November 23 2014 Latest news:
Friday, January 3, 2014
A Facebook campaign set up to fight for safety measures on a notorious riverside road in the Fens has been closed after a barrier was installed before Christmas.
The North Bank Road Let’s Make It Safer Facebook page was opened two months ago following the death of hairdressing student Hannah Yates who died when her car left North Bank, near Whittlesey, and entered the adjacent River Nene.
The Facebook page received 3,492 likes from supporters who called for barriers to be installed at a bend on the road.
Now the work is complete the group’s page administrator says the work is done. The page has been closed at the request of Hannah’s family.
Hannah’s father Phil said on the Facebook page: “Work is completed. Thanks to one and all.”
A 250m safety barrier was installed by Peterborough City Council, which funded the £50,000 project.
Two people died and numerous other people escaped in a cluster of crashes along the road in November where cars ended up in the river.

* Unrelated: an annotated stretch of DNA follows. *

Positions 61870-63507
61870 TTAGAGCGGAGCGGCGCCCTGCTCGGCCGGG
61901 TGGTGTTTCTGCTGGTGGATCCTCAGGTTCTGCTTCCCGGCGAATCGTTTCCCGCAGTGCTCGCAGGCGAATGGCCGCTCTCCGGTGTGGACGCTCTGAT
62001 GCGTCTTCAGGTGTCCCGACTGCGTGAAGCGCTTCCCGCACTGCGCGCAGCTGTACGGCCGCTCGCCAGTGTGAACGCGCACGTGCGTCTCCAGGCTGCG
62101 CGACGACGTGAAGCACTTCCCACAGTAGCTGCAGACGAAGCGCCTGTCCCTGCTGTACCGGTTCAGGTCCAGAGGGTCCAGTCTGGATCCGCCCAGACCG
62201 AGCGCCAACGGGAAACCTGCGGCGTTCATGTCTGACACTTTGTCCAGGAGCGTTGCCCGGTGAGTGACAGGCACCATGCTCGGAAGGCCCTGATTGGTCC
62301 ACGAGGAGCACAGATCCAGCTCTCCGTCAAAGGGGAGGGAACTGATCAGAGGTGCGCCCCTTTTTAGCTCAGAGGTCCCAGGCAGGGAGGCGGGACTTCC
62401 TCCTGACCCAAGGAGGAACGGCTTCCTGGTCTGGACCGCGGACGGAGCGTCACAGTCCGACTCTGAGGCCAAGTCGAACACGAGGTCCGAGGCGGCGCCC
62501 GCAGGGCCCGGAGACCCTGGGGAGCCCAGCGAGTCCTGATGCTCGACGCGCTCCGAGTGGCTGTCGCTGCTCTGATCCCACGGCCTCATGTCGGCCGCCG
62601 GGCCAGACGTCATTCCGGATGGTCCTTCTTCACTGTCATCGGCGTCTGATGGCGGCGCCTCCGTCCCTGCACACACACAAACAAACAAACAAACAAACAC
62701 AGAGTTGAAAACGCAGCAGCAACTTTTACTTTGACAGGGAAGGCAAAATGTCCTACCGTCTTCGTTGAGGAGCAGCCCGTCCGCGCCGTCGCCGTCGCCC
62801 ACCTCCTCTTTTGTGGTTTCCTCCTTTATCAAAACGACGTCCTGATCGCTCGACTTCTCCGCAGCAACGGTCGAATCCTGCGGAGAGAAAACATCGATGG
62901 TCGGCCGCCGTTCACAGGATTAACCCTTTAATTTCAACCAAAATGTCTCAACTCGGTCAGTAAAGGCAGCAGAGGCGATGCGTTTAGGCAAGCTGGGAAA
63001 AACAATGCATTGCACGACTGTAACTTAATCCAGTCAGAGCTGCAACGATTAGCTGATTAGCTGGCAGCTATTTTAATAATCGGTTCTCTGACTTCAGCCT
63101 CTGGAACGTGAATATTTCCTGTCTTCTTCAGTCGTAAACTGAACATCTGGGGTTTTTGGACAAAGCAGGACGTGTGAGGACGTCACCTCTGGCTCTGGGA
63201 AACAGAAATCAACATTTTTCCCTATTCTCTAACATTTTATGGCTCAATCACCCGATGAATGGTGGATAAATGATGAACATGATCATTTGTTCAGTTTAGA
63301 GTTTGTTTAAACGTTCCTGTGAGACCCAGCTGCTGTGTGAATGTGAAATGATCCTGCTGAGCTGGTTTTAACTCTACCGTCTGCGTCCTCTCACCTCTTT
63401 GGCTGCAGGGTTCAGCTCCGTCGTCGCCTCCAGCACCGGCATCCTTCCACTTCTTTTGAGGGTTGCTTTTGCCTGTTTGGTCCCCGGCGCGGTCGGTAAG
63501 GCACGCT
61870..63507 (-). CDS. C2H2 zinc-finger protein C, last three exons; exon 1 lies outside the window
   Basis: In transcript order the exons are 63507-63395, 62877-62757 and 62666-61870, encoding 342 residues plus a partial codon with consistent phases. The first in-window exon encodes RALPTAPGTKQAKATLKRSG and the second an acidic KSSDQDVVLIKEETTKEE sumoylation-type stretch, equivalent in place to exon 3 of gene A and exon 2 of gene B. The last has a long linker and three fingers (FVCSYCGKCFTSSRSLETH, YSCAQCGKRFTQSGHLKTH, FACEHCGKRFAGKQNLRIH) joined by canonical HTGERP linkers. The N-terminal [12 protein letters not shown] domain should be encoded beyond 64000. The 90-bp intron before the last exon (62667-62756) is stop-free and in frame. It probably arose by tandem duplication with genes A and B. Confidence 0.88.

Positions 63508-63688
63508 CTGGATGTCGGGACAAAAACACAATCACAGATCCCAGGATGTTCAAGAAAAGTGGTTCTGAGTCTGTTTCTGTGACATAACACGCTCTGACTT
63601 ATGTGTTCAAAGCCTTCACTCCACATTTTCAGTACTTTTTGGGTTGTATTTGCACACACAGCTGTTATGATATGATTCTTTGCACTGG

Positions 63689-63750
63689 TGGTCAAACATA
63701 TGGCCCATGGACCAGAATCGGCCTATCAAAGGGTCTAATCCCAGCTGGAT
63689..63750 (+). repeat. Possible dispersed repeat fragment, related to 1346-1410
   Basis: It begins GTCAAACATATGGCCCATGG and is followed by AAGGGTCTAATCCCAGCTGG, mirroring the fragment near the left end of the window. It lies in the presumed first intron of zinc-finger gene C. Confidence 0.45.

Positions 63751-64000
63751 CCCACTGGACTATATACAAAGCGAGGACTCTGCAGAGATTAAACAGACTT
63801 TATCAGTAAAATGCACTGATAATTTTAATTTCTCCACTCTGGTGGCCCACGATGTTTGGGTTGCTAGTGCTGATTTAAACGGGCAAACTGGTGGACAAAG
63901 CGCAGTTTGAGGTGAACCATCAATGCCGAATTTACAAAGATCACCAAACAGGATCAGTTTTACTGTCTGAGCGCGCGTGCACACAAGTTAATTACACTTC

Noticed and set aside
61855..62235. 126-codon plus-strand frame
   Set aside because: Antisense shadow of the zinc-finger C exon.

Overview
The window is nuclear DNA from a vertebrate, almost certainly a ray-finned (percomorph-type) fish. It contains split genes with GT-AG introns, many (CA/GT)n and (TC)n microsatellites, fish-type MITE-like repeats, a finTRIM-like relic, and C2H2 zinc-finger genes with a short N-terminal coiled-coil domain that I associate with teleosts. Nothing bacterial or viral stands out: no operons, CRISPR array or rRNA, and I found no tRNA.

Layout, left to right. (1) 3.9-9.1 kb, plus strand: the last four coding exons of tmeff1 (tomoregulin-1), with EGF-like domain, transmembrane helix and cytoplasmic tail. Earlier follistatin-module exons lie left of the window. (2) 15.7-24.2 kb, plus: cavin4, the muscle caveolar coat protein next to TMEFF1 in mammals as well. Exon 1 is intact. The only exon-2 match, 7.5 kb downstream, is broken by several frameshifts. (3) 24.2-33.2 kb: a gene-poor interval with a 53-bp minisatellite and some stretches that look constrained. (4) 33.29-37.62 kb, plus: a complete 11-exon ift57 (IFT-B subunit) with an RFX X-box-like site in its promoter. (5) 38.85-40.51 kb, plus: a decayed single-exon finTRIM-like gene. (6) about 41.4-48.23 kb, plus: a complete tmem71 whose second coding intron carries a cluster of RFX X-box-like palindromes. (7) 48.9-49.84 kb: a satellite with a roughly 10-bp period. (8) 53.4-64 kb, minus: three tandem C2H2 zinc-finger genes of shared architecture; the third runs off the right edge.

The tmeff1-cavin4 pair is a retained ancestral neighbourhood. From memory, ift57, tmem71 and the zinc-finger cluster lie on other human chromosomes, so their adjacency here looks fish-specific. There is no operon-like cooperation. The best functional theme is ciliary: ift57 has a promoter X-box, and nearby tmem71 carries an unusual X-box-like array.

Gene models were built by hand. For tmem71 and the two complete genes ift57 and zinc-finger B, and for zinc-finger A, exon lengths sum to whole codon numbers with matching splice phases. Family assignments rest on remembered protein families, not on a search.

Hannah, 18, drowned when her car plunged into the River Nene on November 3.
On December 2, the body of Keith Pettitt, 50, of Corby, was pulled from the river after his Skoda was spotted partially submerged. Police believe his car may have entered the water a week earlier.
Three other vehicles also went into the River Nene at the same spot in separate incidents and all eight occupants escaped.
The city council has also installed red reflective red studs in the road and has reduced the speed limit to 40mph.
It says it can’t afford to install an average speed camera system, which would cost £400,000. However, if external funding is found, it would install cameras.
Graham Chappell, Fenland Road Safety Campaign founder, said: “Our various fundraising events will be proceeding as planned, as our work for the North Bank is not yet done, but a significant achievement has been secured.
“This has been thanks to the overwhelming strength of support given by all those who care about what has happened here and are keen to see that preventable river immersion accidents, and deaths, no longer occur on the North Bank’s notorious ‘blind bend’.”